Thomas Princen is not, if you meet him, a wide eyed optimist in the sense that we think of it - he's a professor of Natural Resource and Environmental Policy at U Michigan. His book isn't a feel-good crunchy narrative, but a close examination of the economic and ecological impact of the ideas of efficiency in energy and economics and examples of restraint. And yet, I think his kind of optimism is available to us, and should be - it is not that it is inevitable that the leaders that have been making war will make peace - we know it isn't. It is that it is possible.

We have closed off a great number of options - and that's a deep and profound disappointment. In my lifetime it would have been possible to do a great deal to make the realities of depletion and climate change a great deal less severe, and we didn't do it. Now our options are frankly less palatable, less appealing and more painful - the choices are harder, the results are going to be a lot less good. It would be easy to conclude from the fact that my parents' generation and those who came before them who tried to address these issues failed, that failure is inevitable. And if you set up success as outside the realm of real possibility - constraint of climate change back to old ways, not having to radically change of life, failure will be, as John Michael Greer has observed, inevitable.

But we also know that in our human history are many examples of the unthinkable becoming thinkable, quite rapidly even. There are any number of examples - who would have believed that slavery in the US, the basis of a huge portion of our economy, could be done away with? Who would have believed that truth and reconciliation and change could have brought about an end to apartheid? Who would have believed, growing up as I did in an America where my mother and step-mother had to keep an empty room for my step-mother to pretend to sleep in, so that the landlord and the courts that could take my mother's children away from her would not know that she was a lesbian, that by the time all their children were grown, my mother and step-mother would be married in both their church and in their state?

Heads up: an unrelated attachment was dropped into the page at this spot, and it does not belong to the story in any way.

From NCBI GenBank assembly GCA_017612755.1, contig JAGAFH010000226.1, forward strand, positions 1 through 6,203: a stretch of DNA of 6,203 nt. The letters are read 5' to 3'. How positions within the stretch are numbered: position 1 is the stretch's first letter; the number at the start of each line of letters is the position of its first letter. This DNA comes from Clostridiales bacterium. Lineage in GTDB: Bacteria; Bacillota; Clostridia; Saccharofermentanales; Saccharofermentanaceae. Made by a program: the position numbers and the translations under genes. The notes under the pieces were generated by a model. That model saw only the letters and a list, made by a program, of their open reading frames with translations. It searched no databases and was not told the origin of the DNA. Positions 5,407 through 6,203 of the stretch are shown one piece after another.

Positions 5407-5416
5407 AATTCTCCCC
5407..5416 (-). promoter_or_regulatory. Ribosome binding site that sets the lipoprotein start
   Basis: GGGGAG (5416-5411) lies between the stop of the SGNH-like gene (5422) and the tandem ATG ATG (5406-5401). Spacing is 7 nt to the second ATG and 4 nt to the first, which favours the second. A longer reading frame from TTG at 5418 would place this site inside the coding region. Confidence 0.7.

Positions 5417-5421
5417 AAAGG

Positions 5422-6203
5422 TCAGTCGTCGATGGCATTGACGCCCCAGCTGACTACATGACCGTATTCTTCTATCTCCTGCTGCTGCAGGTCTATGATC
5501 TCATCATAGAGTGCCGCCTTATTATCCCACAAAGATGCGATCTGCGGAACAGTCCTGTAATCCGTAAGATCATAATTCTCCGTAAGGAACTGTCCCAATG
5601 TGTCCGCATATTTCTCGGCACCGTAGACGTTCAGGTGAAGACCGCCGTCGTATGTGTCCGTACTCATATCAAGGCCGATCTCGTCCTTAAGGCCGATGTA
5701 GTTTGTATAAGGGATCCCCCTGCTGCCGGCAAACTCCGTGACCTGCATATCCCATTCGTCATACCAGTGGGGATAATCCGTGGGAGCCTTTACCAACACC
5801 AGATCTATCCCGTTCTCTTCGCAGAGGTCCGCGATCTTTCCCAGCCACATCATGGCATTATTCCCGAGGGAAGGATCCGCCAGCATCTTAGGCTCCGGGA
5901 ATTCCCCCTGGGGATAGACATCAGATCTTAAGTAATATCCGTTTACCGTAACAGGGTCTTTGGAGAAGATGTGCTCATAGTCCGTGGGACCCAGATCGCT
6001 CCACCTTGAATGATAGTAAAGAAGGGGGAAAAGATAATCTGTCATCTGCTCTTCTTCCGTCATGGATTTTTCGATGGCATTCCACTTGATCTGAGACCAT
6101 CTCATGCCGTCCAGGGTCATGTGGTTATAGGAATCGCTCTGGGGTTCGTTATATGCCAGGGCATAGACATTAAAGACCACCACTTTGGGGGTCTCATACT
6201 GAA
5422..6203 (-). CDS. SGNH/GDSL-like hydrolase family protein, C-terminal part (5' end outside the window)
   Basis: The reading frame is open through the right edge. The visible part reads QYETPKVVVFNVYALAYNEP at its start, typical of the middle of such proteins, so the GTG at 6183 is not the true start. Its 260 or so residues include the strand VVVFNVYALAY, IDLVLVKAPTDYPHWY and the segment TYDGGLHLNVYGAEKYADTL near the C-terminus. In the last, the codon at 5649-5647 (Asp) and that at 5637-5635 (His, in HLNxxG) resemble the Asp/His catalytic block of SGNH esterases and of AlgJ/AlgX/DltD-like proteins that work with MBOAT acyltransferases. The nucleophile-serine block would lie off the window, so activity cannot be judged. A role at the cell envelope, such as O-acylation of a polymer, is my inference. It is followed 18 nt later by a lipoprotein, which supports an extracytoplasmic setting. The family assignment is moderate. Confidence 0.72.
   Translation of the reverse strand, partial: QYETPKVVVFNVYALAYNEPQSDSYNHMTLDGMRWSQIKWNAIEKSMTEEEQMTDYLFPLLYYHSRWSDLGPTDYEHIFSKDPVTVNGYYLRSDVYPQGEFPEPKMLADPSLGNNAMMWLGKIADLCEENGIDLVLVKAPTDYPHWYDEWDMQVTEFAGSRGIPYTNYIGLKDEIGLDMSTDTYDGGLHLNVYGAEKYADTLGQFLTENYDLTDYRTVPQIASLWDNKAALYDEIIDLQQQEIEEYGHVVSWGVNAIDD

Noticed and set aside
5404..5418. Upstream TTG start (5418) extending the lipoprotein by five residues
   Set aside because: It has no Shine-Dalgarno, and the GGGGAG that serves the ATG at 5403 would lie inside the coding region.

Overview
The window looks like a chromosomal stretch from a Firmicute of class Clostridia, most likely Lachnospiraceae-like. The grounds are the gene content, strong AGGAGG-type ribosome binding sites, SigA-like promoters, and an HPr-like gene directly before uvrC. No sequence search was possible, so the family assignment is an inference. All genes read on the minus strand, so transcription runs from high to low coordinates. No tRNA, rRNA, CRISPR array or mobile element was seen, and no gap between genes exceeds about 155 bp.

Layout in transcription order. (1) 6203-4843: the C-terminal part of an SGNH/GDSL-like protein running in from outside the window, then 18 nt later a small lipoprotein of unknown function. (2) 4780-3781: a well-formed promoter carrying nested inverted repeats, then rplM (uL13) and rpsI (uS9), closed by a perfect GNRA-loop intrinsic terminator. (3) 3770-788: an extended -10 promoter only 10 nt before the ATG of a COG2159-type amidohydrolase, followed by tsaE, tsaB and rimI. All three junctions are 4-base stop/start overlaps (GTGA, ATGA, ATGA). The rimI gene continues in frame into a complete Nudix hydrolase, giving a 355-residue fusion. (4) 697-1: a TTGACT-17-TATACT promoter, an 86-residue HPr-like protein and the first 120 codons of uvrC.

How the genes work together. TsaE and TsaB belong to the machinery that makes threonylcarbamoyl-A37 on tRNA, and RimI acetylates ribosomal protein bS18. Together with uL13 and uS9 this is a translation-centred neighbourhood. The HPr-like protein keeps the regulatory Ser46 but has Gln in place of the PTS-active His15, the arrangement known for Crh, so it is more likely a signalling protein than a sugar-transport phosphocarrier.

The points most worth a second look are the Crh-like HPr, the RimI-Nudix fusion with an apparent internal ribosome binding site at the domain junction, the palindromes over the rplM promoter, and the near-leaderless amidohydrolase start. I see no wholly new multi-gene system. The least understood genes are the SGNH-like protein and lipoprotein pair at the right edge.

Change happens - it happens slowly, painfully, incrementally, and rapidly, agonizingly, ripping things apart as it goes. It never goes fast enough, it never comes exactly as we predict, but when it comes the strategies that enable us to go forward are desperately needed. It is quite possible that the two warring leaders will never shake hands, and will continue to lay waste to their countries. It is certain that without strategies for negotiating peace, they will continue to do so until everything is destroyed. And it is possible that given those interventions, they may yet make an inconceivable piece and a place to begin going forward from.

So call me a lunatic optimist - I'm good with it. But damn it, take time to consider before you abandon lunatic optimism, before you assume that we will never change, or only for the worst. Consider once, consider twice, consider a third time and consider anyway doing the work that would enable us not to march to our doom, or not a quickly, or not as many. If it is not one strategy, find another, one that suits you, a map you can make in your basement, if needed, a garden you can grow behind your house, as you also make the plans for the day when the maps come into the light and the gardens stretch out in front yards as far as your eyes can see.

Editorial Notes: This is the "previous post" in question. -KS